As we noted earlier today, Google has wasted little time getting their Cr-48 Chrome notebook machines in users’ hands. Less than two days after Google unveiled the device, there are a ton of reports of users getting them. Humorously, some people who thought they signed up for Chrome stickers are also receiving them — quite a bonus! But the Cr-48 hasn’t been a totally pleasant surprise.
A number of reports have come in saying that trying to play Flash videos and apps on the device more or less sucks. The experience ranges from buggy to not working at all, apparently. This includes YouTube, Hulu, Vimeo, CNN — basically all of major video sites on the web.
Now, it has to be noted that Google has made it very clear that the Cr-48 is meant to be a test machine. It’s not ready for mass production. Plus, it shouldn’t be too surprising that the processor inside, an Intel Atom, can’t fully run Flash. That said, Google has also made it very clear that Flash is an important part of Chrome (and Chrome OS). In fact, it’s baked-in. You have no choice but to have it installed.
Yes, you can disable the plug-in through Chrome, but unlike Apple’s mobile devices, the fall-back is basically non-existent.
Apple made waves when they decided not to include Flash on their new MacBook Airs, but there’s no denying that the machines run much more smoothly (both in terms of battery life and web browsing performance) without it. Maybe Google should consider following a similar route when the first consumer-ready Chrome notebooks roll out.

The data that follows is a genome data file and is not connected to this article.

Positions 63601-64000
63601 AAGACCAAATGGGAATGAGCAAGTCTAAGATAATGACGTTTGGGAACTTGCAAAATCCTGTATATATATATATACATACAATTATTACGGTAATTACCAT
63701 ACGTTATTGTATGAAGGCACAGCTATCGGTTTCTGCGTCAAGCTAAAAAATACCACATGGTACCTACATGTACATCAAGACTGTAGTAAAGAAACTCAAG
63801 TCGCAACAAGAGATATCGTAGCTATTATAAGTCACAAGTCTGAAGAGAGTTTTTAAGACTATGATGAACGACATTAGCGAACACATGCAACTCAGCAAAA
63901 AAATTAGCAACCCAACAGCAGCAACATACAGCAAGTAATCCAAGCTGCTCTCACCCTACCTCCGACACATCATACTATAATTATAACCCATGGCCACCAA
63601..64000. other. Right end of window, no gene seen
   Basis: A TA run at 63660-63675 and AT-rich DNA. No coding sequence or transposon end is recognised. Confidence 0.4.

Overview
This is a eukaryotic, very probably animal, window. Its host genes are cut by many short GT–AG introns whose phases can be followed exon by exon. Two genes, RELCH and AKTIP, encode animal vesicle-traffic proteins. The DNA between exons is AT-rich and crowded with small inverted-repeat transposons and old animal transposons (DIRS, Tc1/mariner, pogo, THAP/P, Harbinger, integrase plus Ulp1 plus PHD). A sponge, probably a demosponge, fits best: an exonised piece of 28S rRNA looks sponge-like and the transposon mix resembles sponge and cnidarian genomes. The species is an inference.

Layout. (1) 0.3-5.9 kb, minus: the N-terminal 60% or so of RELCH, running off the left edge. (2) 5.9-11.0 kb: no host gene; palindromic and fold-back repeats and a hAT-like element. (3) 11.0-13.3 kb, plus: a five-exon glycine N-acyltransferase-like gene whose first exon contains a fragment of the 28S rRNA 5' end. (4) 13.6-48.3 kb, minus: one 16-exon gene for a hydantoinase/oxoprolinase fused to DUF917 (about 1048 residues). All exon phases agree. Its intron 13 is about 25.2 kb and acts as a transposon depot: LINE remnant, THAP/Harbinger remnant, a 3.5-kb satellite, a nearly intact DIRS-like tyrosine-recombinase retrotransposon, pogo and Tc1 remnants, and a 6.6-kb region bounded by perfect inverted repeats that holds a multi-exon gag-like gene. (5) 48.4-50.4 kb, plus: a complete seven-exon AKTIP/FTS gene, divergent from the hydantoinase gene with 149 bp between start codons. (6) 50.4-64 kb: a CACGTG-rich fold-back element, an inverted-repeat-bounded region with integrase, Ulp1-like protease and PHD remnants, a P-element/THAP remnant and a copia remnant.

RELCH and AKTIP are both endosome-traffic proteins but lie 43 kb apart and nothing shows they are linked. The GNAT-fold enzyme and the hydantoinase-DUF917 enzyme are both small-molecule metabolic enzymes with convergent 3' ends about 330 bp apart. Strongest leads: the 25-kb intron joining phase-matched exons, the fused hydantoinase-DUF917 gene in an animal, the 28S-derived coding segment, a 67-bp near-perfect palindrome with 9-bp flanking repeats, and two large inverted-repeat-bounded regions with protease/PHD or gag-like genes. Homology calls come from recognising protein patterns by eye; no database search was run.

Google Chrome OS is an open source PC operating system. The operating system is based on Linux and runs only on specifically designed hardware. The OS relies heavily on cloud-based applications, and the user interface will be similar to the Google Chrome browser. As announced on July 7, 2009, the operating system is open source and targeted at netbooks. On June 15, 2011, the first Chrome OS-powered devices, known as Chromebooks, were released.
Adobe Flash (formerly SmartSketch FutureSplash, FutureSplash Animator and Macromedia Flash) is a multimedia platform used to add animation, video, and interactivity to web pages. Flash is frequently used for advertisements, games and flash animations for broadcast. More recently, it has been positioned as a tool for “Rich Internet Applications” (“RIAs”). Flash manipulates vector and raster graphics to provide animation of text, drawings, and still images. It supports bidirectional streaming of audio and video, and it can capture user input via...